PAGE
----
I follow a number of Facebook pages dedicated to pets. On some, the main theme appears to be ‘what’s the cheapest?: What’s the cheapest vet? What’s the cheapest groomer? What’s the cheapest food… and, of course, what is the cheapest toy?
These plastic ball launchers are plentiful in supply and sell for about $2 each. It would seem like an easy solution: buy one and stand still in the park while you chuck a ball at high speed for your dog to chase over and over so they come home tired and exercised. Yet, it is this chasing that puts undue strain on your dog’s joints and increases their likelihood of painful injuries – some of which will require expensive surgery and intensive physical therapy.
You’re basically taking a pet dog and asking them to run like a sprint athlete, and then leap and twist to get the ball. They start from a standing position and then sprint before braking hard to catch the ball. At speed, the forces on the dog’s muscles and joints is much greater and the repetitive nature of the exercise is likely to cause micro-tears in the tissues of the muscles and the cartilage of the joints.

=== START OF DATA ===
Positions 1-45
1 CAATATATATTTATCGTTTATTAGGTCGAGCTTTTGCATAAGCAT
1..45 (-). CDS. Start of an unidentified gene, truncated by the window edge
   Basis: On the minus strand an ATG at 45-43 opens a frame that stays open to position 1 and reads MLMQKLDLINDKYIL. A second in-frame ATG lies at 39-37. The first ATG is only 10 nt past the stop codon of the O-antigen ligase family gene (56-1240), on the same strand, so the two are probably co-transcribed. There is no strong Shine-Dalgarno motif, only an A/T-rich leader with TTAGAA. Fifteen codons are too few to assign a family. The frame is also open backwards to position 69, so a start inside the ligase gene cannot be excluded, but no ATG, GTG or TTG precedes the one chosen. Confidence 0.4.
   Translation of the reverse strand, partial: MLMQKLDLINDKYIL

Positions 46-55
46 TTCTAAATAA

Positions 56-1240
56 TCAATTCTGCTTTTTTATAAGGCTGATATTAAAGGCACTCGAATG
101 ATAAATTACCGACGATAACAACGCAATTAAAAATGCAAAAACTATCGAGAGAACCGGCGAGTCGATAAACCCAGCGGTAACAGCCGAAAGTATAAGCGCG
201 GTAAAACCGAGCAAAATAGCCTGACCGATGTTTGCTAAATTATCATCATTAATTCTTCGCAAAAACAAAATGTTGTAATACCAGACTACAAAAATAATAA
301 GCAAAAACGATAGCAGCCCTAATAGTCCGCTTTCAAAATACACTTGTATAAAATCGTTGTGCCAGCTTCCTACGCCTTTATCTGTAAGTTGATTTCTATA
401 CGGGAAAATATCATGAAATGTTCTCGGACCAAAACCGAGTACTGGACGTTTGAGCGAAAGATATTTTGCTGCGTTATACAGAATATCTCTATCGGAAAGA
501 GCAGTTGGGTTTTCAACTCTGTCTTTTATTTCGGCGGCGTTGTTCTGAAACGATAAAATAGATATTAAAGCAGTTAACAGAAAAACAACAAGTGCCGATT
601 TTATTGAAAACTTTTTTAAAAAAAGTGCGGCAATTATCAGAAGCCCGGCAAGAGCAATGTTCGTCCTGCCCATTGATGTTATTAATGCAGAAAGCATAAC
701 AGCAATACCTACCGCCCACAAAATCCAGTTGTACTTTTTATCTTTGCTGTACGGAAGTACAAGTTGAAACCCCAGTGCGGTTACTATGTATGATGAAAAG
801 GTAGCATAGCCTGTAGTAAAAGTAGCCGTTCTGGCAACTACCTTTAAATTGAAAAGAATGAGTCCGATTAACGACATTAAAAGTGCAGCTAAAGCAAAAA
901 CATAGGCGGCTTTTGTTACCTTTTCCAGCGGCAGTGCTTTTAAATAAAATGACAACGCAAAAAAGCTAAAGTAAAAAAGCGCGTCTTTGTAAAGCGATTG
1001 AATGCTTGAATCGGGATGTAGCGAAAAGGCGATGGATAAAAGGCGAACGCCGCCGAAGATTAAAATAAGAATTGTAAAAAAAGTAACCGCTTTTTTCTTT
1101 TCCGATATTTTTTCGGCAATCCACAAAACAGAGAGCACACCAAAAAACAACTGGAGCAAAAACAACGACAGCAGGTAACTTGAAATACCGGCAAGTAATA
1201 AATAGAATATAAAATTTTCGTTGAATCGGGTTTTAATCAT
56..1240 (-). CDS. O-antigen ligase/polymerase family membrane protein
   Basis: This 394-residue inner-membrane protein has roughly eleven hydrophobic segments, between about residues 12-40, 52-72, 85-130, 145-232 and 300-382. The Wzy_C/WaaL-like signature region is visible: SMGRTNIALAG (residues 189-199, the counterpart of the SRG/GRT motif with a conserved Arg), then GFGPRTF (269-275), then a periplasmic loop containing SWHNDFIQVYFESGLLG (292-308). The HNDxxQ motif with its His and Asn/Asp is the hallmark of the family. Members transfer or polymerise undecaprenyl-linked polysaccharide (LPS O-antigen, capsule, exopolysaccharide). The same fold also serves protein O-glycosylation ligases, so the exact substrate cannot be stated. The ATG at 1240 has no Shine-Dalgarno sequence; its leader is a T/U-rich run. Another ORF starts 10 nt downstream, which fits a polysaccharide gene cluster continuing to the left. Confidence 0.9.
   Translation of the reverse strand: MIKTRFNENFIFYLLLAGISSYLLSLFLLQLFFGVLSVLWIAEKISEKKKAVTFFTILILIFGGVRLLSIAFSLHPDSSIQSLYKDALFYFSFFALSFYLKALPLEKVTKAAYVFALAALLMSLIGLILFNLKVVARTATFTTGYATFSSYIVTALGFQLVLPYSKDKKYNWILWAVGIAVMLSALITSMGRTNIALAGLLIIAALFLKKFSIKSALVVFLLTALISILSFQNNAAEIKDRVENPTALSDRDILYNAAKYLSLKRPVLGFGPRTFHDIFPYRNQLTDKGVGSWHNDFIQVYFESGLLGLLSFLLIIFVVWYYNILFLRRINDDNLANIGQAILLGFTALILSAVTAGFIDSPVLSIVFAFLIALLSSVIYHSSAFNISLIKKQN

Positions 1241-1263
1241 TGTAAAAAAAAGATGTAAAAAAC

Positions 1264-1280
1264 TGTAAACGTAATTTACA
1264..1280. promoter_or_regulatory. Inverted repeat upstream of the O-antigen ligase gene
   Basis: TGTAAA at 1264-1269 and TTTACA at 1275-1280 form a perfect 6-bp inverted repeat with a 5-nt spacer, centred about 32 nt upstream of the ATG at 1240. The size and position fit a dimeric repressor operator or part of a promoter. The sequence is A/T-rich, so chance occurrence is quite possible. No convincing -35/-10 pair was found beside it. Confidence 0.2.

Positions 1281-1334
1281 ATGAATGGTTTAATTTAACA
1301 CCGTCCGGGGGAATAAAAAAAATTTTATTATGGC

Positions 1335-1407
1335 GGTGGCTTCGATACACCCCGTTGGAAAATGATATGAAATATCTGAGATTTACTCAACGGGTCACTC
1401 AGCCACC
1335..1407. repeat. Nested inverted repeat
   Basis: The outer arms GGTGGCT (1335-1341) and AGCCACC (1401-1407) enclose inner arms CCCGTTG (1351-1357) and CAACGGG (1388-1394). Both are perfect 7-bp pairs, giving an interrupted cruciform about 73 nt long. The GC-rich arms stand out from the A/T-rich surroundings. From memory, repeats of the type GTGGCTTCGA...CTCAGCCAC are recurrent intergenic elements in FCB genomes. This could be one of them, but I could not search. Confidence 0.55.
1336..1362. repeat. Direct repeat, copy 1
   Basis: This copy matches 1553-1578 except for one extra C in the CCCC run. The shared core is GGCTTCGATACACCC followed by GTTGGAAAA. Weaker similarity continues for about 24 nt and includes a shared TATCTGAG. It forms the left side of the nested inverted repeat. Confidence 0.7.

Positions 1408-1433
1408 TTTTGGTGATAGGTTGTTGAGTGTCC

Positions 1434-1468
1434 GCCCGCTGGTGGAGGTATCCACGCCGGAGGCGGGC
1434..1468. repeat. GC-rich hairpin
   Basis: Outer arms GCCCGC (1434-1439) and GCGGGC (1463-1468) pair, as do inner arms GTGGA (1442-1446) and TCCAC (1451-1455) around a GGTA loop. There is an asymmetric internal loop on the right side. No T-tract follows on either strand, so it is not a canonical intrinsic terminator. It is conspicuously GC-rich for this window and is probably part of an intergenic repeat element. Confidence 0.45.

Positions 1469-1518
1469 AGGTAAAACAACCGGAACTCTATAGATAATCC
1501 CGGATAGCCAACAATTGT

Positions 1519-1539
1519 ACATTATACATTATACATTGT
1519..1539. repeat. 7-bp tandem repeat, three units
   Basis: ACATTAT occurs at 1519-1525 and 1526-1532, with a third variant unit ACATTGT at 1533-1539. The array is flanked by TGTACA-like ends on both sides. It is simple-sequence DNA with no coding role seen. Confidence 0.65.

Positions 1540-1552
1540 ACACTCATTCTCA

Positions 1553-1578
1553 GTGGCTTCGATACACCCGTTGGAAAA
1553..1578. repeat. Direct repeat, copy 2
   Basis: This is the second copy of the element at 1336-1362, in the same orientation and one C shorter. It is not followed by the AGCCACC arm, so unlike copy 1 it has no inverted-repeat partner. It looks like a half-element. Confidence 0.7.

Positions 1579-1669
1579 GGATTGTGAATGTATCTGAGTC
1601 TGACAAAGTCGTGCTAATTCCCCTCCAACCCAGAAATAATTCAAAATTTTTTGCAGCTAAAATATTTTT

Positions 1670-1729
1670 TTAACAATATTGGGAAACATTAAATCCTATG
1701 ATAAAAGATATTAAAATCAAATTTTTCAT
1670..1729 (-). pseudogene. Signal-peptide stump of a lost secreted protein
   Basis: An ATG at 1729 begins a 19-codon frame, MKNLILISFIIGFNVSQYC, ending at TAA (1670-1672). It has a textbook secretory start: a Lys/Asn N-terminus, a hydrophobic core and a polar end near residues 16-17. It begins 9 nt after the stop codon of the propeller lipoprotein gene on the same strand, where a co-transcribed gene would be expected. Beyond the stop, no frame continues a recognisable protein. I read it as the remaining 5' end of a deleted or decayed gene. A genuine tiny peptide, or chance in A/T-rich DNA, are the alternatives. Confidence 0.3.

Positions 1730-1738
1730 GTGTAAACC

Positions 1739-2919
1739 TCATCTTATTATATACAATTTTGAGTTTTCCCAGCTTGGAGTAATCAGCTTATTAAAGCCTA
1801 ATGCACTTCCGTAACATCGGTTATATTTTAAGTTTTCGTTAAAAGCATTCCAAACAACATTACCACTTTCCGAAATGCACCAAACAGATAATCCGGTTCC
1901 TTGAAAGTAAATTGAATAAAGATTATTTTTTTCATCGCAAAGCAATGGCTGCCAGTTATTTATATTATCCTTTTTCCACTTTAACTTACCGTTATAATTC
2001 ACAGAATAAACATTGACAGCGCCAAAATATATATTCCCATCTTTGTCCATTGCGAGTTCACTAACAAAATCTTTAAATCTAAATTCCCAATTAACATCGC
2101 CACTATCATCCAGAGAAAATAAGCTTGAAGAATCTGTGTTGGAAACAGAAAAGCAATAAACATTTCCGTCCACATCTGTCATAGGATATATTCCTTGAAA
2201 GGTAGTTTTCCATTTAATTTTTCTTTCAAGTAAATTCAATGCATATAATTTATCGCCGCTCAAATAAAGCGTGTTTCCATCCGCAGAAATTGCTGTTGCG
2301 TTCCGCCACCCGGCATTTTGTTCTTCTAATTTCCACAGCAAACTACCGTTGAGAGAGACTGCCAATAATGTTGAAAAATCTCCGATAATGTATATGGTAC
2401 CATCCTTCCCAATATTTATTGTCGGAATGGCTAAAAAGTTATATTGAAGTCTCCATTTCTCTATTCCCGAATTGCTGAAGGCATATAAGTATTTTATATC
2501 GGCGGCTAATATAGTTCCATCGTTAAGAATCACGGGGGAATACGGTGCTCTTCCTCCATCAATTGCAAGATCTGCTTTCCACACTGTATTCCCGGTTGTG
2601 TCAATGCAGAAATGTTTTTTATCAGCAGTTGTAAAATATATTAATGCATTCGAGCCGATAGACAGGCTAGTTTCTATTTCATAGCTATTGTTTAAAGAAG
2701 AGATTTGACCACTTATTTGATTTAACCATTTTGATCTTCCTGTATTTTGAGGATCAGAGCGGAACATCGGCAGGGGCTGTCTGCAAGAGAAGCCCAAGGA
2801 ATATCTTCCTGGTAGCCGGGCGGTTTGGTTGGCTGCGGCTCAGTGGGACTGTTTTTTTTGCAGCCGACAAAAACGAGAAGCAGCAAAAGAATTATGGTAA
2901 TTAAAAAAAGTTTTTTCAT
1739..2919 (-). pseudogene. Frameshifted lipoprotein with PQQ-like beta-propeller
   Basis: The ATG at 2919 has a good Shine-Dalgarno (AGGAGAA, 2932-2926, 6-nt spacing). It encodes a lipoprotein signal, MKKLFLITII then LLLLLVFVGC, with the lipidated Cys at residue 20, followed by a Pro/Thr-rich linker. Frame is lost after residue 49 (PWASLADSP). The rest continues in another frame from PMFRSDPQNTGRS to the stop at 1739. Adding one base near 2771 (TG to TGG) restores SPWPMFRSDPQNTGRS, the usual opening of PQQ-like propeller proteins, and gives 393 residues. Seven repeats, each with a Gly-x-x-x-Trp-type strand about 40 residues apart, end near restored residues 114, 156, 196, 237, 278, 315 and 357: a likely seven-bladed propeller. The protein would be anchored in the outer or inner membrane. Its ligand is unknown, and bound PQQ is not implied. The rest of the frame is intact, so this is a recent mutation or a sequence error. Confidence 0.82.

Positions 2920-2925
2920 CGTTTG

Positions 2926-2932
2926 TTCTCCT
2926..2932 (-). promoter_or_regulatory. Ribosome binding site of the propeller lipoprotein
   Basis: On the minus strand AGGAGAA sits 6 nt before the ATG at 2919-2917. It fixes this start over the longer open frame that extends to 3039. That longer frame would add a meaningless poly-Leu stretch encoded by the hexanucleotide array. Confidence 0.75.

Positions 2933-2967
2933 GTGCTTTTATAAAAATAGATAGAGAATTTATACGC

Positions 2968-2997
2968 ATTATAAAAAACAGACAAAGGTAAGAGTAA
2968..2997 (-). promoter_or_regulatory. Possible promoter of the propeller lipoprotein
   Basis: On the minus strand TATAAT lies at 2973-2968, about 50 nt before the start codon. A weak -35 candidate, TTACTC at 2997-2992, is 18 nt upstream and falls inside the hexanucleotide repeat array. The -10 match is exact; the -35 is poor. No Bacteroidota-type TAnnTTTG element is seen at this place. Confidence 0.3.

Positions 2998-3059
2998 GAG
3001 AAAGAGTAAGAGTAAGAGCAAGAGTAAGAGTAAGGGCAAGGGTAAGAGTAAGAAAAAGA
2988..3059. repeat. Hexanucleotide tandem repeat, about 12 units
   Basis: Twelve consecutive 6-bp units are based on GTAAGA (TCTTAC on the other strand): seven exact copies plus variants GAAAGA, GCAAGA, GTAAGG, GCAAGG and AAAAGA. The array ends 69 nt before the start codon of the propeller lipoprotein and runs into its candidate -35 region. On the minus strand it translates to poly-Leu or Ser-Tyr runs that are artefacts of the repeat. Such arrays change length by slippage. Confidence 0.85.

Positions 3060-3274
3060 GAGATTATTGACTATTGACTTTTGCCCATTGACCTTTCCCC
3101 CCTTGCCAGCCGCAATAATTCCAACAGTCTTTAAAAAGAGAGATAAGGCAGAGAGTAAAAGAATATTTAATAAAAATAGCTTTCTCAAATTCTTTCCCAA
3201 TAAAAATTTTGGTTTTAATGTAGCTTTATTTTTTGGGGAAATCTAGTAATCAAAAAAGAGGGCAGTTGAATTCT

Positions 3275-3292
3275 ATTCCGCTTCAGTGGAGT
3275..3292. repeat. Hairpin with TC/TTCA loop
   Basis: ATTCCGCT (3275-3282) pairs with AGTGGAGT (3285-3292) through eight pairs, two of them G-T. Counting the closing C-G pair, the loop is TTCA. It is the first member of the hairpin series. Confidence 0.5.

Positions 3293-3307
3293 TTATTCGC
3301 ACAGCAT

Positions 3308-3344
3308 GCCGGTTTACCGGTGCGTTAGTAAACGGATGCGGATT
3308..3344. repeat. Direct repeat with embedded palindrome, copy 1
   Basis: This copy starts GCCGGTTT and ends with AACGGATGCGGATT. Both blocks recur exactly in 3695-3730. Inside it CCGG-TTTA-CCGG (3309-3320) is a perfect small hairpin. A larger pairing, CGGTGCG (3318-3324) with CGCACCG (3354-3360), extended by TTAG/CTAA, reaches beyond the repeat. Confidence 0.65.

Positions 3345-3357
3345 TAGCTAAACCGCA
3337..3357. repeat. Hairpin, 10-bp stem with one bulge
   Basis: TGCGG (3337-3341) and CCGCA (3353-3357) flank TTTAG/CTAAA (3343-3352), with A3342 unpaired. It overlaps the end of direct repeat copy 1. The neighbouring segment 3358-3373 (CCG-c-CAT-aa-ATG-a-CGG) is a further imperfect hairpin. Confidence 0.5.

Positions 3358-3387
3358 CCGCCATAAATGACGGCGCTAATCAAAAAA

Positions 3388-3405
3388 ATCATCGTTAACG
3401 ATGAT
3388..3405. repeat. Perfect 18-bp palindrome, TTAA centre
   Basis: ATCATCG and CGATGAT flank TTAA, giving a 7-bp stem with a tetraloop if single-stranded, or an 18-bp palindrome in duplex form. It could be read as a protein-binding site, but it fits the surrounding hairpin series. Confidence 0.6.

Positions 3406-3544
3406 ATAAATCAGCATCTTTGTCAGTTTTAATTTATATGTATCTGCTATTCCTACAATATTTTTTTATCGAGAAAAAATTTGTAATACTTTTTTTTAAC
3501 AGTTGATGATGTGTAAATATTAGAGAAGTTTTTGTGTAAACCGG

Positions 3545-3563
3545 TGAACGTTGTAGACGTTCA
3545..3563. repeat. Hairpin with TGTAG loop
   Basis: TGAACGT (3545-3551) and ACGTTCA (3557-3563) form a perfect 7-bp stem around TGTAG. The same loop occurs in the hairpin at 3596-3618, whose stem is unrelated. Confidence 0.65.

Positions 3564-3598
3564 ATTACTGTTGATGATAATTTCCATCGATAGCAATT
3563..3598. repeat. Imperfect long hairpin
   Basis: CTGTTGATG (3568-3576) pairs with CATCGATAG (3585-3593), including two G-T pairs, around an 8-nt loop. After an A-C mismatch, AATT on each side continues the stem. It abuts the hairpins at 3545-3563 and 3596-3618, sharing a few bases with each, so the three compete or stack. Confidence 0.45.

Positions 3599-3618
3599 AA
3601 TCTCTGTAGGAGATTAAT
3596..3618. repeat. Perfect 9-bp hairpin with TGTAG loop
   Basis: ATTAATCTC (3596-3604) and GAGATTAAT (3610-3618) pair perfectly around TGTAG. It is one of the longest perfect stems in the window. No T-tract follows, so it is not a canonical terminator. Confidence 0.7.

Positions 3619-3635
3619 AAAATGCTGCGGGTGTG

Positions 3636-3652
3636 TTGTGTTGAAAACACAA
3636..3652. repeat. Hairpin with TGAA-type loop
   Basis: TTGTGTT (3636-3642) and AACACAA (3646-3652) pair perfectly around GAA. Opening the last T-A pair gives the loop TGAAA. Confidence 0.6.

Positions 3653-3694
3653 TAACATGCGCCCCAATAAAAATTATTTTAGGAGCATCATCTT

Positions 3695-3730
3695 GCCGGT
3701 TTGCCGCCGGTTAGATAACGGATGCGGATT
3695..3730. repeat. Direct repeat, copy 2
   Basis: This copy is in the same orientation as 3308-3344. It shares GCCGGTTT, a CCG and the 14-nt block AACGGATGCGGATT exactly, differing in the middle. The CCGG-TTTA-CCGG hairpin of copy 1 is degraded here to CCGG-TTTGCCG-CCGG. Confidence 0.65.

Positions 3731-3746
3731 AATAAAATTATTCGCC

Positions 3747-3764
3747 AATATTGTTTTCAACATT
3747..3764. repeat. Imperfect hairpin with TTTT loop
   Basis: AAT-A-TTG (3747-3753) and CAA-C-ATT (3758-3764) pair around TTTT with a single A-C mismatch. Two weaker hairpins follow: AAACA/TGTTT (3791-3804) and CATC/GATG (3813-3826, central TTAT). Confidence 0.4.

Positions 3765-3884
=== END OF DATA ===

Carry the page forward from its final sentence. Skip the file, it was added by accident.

It probably is fun, until your dog ruptures a cruciate ligament or develops arthritis over the years of chasing balls in this way.
Often, I see these toys being used in the park on wet grass (a slip hazard) or at the beach over soft sand which isn’t supportive to joints and exacerbates the effects of a twisting and landing.
There’s so much more we can do for our dog’s fitness, flexibility, and stamina as well as enrichment. And we shouldn’t be lazy dog owners – standing in the park chucking a ball is hardly a sign of commitment as your dog’s guardian.
In as little as one session, I will interview you about your lifestyle and your dog’s health and we can come up with the basics of a fitness regime for your dog. Fitness is fun!
Kathleen Crisley, Fear-Free certified professional and specialist in dog massage, rehabilitation and nutrition/food therapy, The Balanced Dog, Christchurch, New Zealand